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I have a Git repo that until now was primarily used for Windows development. Most aspects of the Git EOL issues (LF vs. CRLF) were not significant and development proceeded without hindrance.
Having moved to a CMake build environment, I want to build the code on UNIX/Linux/MacOS. The code itself is portable but from past experience and some initial experiments, the transition is somewhat painful with Git marking whole directories on untouched files as modified, detects seemingly unmodified lines within files and screwing up case-[in]sensitive file/folder names.

Additionally, it seems that as of Git 1.7.2, Git has a new EOL system based on the local, per-project, checked-in, .gitattributes instead of the, per-user, global, .gitattributes that each use on each platform should set.

Can anyone suggest a repo preparation path/process (on Windows) that will allow me to pull and commit files on Linux without all these troubles?

A partial suggestions can be seen, e.g. here, but that is too brute force and does not take into account files that the .gitattributes specifically intended to leave as-is (e.g. *.sln)

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2 Answers 2

I use Notepad2, with that you can change the default Line Endings to Linux (LF).

If I understand correctly, there is not real need to change the source files to have LF on Windows machines. Although Git checks them in with LF, they can be checked out with CRLF on Windows.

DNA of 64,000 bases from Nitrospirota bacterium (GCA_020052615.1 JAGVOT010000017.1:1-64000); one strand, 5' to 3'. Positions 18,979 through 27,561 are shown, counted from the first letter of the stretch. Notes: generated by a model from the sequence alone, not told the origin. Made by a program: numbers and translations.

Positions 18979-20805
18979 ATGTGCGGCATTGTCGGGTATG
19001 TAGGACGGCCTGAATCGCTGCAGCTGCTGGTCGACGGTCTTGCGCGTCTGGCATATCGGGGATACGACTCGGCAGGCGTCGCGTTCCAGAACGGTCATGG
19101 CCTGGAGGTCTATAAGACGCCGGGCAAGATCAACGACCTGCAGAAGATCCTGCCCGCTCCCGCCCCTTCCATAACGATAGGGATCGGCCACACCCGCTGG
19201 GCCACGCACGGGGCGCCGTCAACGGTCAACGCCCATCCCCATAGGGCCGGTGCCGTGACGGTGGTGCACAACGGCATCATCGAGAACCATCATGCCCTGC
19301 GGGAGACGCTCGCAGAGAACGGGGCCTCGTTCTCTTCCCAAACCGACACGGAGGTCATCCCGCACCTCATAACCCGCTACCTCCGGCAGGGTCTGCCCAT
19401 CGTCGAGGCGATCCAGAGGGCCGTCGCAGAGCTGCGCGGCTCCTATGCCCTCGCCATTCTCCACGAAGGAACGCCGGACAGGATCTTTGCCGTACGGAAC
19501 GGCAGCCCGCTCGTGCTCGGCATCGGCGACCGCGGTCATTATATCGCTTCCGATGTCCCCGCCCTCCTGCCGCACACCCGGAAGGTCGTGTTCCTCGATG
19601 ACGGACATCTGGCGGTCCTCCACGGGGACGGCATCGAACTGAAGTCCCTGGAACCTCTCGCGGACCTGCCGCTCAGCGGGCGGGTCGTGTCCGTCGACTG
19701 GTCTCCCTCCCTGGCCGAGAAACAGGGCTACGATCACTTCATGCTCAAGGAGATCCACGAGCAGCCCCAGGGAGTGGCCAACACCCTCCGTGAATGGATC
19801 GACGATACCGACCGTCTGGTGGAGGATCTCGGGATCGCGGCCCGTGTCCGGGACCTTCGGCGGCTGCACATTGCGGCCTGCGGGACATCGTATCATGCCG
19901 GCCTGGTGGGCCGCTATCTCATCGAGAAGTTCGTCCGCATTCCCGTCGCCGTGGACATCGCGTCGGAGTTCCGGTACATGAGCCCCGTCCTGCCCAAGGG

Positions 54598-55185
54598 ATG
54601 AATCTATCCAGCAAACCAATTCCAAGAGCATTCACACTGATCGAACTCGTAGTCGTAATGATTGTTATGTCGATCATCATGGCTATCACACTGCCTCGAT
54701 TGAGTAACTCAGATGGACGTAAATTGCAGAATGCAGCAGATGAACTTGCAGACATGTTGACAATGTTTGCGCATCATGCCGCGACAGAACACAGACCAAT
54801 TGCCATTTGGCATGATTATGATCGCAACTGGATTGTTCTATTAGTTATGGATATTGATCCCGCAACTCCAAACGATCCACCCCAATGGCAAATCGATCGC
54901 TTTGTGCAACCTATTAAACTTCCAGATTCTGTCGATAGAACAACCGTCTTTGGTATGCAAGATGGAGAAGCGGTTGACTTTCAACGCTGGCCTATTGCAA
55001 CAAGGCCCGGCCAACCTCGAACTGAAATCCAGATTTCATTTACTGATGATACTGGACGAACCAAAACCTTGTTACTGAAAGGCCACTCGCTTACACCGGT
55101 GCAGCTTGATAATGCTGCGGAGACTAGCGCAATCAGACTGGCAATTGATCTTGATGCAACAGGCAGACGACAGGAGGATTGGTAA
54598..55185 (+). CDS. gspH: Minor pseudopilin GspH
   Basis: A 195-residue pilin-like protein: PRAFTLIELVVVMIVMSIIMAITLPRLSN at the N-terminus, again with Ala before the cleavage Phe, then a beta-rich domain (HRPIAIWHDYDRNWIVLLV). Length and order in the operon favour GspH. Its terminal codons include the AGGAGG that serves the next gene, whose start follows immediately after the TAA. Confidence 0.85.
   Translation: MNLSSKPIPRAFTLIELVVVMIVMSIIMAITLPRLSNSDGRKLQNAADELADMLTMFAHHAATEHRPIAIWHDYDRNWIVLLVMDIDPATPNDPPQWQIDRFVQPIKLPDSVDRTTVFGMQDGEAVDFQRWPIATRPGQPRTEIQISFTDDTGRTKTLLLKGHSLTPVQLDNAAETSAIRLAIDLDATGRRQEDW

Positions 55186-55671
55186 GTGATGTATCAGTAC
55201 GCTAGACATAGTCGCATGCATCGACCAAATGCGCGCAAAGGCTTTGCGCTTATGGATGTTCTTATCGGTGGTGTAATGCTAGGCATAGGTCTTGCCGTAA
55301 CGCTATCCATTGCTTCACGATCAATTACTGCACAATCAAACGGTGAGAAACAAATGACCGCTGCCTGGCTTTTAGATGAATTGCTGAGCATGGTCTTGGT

To me this is a big no no. When using git I want to check out exactly what is in the repo. I see no reason to have git convert line endings when any decent Windows text editor will allow you to choose default Line Endings. I do not and will not allow git to mess with Line Endings.

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Unfortunately, that is not always correct. Some text files, e.g. written by software, like .sln, .vc[x]proj etc., should always have CRLF, and CRLF will be written back to them, making them appear modified at every check-in. –  Adi Shavit Dec 10 '12 at 18:11

In general, do not automatically convert data before storing it in a VCS (autocrlf=false in git IIRC), otherwise you will get false positives about the data having changed when it didn't. Leave any "interpretation" of what the data means to tools outside the VCS (editor, etc).

To prevent spurious newline changes, consider:

  • Setting up some kind of pre-commit hook that rejects any commits with changes that consist of only rewritten newlines.
  • Protecting only those few files that might be sensitive to newline changes (.sln, .vc* files etc).
  • Figure out what editors your team is using, and make sure everyone has them configured so that they don't spuriously rewrite newlines. (Most editors are already setup this way by default - so you won't have a problem until someone takes it upon themselves to have their editor rewrite them.)
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